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27 Mar 2014

David Maljković at Leal Rios Foundation

David Maljković, Afterform, 2013
All Rights Reserved © Courtesy by the artist and MetroPictures, NY, 2014

David Maljković
Leal Rios Foundation


Vernissage: 27 March 2014 | 10 pm

João Biscainho
00351 210 998 623
00351 218 822 574

Leal Rios Foundation
Rua do Centro Cultural, 17-B
1700-106, Lisbon

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The turbulent recent history of Yugoslavia, and its artistic Modernist utopias of the 1950s and 1960s, have contextualized much of David Maljković's work. In recent years, his practice has increasingly focused on erasing content, and revisiting strategies of display and exhibition that reposition and reconstruct his own forms and presentation methods. This dialogue with his own production, and his restaging of previous works in new configurations and layouts, is the operating premise of Maljković's exhibition at the Leal Rios Foundation.

The exhibition combines new works with remakes of previous ones from other exhibitions. In Afterform, 2013 (5:10 min.), the artist appropriates characters from a cartoon in a Croatian architectural magazine from the 1960s, with his own works inserted into the film. Maljković charts a history of his own artistic practice with three photographic collages from the same series, also called Afterform, 2013, which assemble a series of overlapping images from past works and installations. Monochromes, 2013, presents an expanded take on monochrome painting that refers back to the artist's early works in this medium. In Temporary Projections, 2012, the artist treats another device to record time, a 16mm film projector set on a pedestal, as an autonomous sculptural form. Going back to a malleable, circular sense of time, and to forms that have lost their function, in Untitled, 2004, the artist presents a digital clock, with illegible numbers.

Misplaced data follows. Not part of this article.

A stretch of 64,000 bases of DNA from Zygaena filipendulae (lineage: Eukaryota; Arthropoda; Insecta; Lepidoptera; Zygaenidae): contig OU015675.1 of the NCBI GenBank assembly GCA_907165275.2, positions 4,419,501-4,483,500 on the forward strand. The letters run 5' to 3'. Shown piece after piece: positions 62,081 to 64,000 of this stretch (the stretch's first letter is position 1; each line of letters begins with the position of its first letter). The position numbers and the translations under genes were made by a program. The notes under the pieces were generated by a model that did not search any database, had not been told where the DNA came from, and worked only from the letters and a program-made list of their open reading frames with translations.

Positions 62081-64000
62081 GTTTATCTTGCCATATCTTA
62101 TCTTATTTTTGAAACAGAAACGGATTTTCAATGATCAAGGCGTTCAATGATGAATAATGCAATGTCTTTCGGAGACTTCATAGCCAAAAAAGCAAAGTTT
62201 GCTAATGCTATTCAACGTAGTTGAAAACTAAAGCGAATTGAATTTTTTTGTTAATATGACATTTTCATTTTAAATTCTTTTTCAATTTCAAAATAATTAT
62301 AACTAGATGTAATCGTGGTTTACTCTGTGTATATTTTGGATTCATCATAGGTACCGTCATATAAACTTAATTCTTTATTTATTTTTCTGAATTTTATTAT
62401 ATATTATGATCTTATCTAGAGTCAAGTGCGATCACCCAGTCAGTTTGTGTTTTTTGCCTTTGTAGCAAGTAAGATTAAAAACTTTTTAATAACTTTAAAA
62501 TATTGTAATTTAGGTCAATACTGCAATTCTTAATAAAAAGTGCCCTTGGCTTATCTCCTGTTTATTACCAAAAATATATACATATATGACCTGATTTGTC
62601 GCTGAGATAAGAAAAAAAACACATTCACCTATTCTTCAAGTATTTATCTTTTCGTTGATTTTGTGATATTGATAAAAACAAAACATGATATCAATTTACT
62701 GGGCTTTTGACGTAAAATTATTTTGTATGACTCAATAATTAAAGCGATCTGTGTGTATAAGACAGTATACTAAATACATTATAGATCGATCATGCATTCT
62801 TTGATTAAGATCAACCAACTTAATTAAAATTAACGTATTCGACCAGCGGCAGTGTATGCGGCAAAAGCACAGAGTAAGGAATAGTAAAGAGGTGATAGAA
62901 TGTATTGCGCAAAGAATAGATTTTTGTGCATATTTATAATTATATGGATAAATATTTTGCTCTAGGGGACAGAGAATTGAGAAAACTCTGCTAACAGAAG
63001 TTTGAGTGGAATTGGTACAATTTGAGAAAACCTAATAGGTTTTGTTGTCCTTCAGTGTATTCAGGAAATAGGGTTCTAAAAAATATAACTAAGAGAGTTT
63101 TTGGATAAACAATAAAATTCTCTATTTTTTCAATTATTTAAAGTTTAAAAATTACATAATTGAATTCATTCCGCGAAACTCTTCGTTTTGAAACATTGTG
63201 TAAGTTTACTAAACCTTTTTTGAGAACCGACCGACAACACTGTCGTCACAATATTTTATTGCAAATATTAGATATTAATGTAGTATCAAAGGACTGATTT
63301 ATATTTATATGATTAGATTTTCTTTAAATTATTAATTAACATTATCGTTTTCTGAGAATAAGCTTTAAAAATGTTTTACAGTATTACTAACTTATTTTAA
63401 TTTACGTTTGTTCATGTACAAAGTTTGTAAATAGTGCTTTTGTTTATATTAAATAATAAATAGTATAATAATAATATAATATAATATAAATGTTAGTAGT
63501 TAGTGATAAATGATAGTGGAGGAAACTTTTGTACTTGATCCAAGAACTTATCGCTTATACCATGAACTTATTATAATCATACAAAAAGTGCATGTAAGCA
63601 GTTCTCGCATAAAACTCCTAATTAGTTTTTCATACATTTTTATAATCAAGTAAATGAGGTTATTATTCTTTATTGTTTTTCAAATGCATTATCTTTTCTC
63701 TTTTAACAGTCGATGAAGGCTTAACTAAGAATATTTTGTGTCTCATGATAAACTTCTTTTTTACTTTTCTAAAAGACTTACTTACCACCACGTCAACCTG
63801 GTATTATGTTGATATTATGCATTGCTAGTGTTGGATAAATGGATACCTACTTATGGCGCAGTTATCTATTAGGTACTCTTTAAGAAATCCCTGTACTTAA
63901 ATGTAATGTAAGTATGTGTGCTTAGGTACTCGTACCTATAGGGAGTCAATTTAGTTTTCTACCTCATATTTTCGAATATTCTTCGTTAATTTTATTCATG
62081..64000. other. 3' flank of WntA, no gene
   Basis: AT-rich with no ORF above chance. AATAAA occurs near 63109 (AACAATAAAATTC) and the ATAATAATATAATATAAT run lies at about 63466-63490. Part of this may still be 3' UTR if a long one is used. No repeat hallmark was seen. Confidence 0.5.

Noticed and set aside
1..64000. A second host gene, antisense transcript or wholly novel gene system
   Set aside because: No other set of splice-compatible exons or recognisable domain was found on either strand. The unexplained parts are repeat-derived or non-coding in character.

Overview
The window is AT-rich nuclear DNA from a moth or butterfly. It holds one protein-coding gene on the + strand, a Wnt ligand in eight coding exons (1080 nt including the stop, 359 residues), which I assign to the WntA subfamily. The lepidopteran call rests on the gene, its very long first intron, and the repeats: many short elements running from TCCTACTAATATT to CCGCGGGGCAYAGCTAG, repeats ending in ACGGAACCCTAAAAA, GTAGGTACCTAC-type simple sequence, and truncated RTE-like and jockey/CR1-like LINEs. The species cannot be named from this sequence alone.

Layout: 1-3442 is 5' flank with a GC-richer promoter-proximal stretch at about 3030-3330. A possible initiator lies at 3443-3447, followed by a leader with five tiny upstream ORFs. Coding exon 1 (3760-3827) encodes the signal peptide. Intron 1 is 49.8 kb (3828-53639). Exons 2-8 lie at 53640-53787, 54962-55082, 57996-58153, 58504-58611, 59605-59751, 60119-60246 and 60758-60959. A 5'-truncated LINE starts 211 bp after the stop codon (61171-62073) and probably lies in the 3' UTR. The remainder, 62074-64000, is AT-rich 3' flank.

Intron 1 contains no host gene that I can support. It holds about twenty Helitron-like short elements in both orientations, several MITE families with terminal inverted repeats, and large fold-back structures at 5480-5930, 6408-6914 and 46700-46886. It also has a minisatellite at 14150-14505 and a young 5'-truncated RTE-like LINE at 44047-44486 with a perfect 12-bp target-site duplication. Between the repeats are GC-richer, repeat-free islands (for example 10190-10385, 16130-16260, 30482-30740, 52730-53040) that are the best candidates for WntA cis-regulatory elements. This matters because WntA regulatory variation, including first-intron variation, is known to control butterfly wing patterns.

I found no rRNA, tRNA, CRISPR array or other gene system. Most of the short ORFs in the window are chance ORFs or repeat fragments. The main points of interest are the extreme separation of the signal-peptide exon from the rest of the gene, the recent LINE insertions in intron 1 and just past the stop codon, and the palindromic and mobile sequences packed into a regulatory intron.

Maljković's awareness of the past, and his urge to deconstruct his heritage and empty out form, contend with specific histories as they recover and re-assimilate memory. The generative open space of his objects becomes a site in which to internalize the search for, and the recovery, of collective memories and lost meanings. It also represents a potentiality, a desire, that can suddenly ignite to reveal new possibilities for living in the present and building a different future.

Rina Carvajal